He has published several books about his adventures.

For more information, please consult his website,www.journeysthrulife.com.

Your comments are welcome

Farming In Shifts

 

Written By: Gary Wonning

During the spring planting, if the rains delayed us, we would work in shifts,.

At first, we only had one tractor, so dad would start working the fields at sunup and I would do the milking, then when I was finished, I would bring a five gallon can of gas and take over while he did other chores.

We would take turns eating lunch, each bringing more gas so the tractor would run constantly until after dark, we only stopped to sleep, then do the same thing the next day until the crops were planted.

Soon we added headlights to the tractor so we could see to work after the sun went down.

 

Gary has been a writer/photographer for over thirty years. Specializing in nature and landscape photography, as well as studying native cultures.

His travels have taken him to most of the United States, as well as Australia, Belize, Egypt and the Canary Islands.

He has studied the Mayan culture of Central America as well as the aborigines of Australia. Photography has given him the opportunity to observe life in various parts of the world.

He has published several books about his adventures.

For more information, please consult his website,www.journeysthrulife.com.

Your comments are welcome

 

 

No more Sweet Potatoes

 

Written By: Gary Wonning

An excerpt from my book,”Those were the days my friend.”

I ignored it for a while, but sometime in March, it began to wear on me. Finally one evening during supper, I pushed my plate away and exclaimed, “That’s it, I don’t care if I starve to death, I’m not eating any more sweet potatoes. “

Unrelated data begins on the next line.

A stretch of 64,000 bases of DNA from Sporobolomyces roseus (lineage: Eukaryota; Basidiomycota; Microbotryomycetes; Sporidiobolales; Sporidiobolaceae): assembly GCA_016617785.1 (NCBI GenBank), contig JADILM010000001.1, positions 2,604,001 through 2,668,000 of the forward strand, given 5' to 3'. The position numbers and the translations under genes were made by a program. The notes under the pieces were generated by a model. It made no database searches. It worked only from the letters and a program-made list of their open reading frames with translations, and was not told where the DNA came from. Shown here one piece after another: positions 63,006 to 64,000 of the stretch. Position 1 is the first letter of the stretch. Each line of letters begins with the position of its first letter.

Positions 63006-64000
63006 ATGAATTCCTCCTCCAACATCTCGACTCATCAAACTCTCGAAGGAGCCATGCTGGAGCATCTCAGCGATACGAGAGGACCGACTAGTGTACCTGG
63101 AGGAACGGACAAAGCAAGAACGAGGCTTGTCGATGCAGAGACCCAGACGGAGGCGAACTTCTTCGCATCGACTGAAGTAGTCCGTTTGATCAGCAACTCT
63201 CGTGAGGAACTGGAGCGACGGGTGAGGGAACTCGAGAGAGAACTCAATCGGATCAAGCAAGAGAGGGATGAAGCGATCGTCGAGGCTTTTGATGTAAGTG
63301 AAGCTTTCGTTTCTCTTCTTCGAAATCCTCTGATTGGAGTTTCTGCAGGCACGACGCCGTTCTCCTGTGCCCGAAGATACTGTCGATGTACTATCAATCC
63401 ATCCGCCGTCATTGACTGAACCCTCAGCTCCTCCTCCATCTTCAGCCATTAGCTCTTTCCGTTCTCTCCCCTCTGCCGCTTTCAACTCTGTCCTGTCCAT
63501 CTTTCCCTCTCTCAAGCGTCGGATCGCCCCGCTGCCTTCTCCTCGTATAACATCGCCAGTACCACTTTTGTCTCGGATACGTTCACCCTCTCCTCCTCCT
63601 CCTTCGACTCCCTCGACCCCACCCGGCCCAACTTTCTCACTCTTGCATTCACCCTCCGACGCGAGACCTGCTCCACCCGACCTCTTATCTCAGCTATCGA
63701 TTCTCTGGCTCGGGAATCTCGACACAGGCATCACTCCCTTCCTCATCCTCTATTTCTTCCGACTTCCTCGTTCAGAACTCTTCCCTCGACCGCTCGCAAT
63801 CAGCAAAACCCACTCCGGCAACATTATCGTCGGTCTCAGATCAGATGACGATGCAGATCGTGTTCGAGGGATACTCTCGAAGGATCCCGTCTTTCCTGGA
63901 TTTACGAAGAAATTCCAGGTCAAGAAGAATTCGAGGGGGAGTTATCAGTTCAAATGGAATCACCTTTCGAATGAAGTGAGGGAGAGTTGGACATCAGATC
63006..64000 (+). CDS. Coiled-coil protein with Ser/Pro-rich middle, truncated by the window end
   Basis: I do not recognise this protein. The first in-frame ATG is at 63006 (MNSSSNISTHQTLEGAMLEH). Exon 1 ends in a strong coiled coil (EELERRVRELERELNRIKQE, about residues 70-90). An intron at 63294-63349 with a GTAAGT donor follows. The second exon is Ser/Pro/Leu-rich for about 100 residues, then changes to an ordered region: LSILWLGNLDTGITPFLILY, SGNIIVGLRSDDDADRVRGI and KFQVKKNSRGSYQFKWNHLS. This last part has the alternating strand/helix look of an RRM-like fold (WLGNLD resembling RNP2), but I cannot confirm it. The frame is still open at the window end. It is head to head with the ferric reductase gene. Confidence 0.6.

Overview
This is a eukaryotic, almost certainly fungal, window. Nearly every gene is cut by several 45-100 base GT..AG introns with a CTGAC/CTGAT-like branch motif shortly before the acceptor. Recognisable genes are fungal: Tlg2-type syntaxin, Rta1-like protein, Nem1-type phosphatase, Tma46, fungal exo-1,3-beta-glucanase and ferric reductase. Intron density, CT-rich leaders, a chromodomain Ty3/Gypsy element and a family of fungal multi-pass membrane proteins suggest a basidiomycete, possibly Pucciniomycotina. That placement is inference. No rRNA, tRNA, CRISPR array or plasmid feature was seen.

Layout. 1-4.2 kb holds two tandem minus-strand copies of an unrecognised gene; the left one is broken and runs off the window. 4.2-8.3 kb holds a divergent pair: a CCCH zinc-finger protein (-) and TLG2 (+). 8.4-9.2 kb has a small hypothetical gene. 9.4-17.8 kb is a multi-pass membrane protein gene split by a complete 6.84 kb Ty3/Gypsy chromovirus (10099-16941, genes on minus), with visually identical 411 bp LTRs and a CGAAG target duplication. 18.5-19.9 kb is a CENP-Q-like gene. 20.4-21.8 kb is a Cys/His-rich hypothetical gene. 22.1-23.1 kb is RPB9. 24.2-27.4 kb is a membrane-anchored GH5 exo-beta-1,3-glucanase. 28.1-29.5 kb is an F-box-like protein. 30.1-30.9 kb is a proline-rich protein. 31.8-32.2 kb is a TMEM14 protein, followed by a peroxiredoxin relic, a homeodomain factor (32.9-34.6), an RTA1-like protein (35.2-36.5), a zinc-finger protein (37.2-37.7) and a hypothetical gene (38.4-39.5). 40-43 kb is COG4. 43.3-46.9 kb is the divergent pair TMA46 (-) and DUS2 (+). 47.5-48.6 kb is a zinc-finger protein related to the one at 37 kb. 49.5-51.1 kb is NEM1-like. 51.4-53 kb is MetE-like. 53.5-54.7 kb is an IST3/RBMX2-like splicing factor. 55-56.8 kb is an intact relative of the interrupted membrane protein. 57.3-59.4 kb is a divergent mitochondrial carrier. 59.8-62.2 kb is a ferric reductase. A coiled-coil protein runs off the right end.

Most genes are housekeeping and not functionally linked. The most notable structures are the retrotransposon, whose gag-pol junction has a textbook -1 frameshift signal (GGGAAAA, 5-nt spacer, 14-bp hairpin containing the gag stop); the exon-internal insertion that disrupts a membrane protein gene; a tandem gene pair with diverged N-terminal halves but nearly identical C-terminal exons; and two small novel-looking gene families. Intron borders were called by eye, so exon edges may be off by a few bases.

Gary has been a writer/photographer for over thirty years. Specializing in nature and landscape photography, as well as studying native cultures.

His travels have taken him to most of the United States, as well as Australia, Belize, Egypt and the Canary Islands.

He has studied the Mayan culture of Central America as well as the aborigines of Australia. Photography has given him the opportunity to observe life in various parts of the world.

He has published several books about his adventures.

For more information, please consult his website,www.journeysthrulife.com.

Your comments are welcome

Feeding The Chickens At Grandpas

Written By: Gary Wonning

My cousin  Bob and I would sit in the corn crib and make rows in the corn cobs by shelling the corn off the cob and letting it fall to the ground.

Grandpa Huneke was always pretty thrifty and never wasted anything, so I wondered why he would let us shell the corn like this. The corn would only fall through the floor of the crib to the ground below. It seemed like a total waste to me until I looked down one day and saw all his chickens eating the corn. We were having fun and feeding his chickens at the same time.

Gary has been a writer/photographer for over thirty years. Specializing in nature and landscape photography, as well as studying native cultures.

His travels have taken him to most of the United States, as well as Australia, Belize, Egypt and the Canary Islands.

He has studied the Mayan culture of Central America as well as the aborigines of Australia. Photography has given him the opportunity to observe life in various parts of the world.

He has published several books about his adventures.

For more information, please consult his website,www.journeysthrulife.com.

Your comments are welcome

Surviving The Winter Down On the Farm

Written By: Gary Wonning

To be able to go to school every day we would wait at an intersection along the highway for the school bus to arrive in the morning and dad would be there waiting for me when the bus arrived back in the evening.

It was the end of March before Santa found out where I was living. When I came home from school one evening, there in a Montgomery Ward shopping bag was my basketball lying in Grandpa’s chair waiting for me. No Christmas wrappings, I guess Santa ran out of paper.

The author has been a writer/photographer for over thirty years. Specializing in nature and landscape photography, as well as studying native cultures.

His travels have taken him to most of the United States, as well as Australia, Belize, Egypt and the Canary Islands.

He has studied the Mayan culture of Central America as well as the aborigines of Australia. Photography has given him the opportunity to observe life in various parts of the world.

He has published several books about his adventures.

For more information, please consult his website,www.journeysthrulife.com.

Your comments are welcome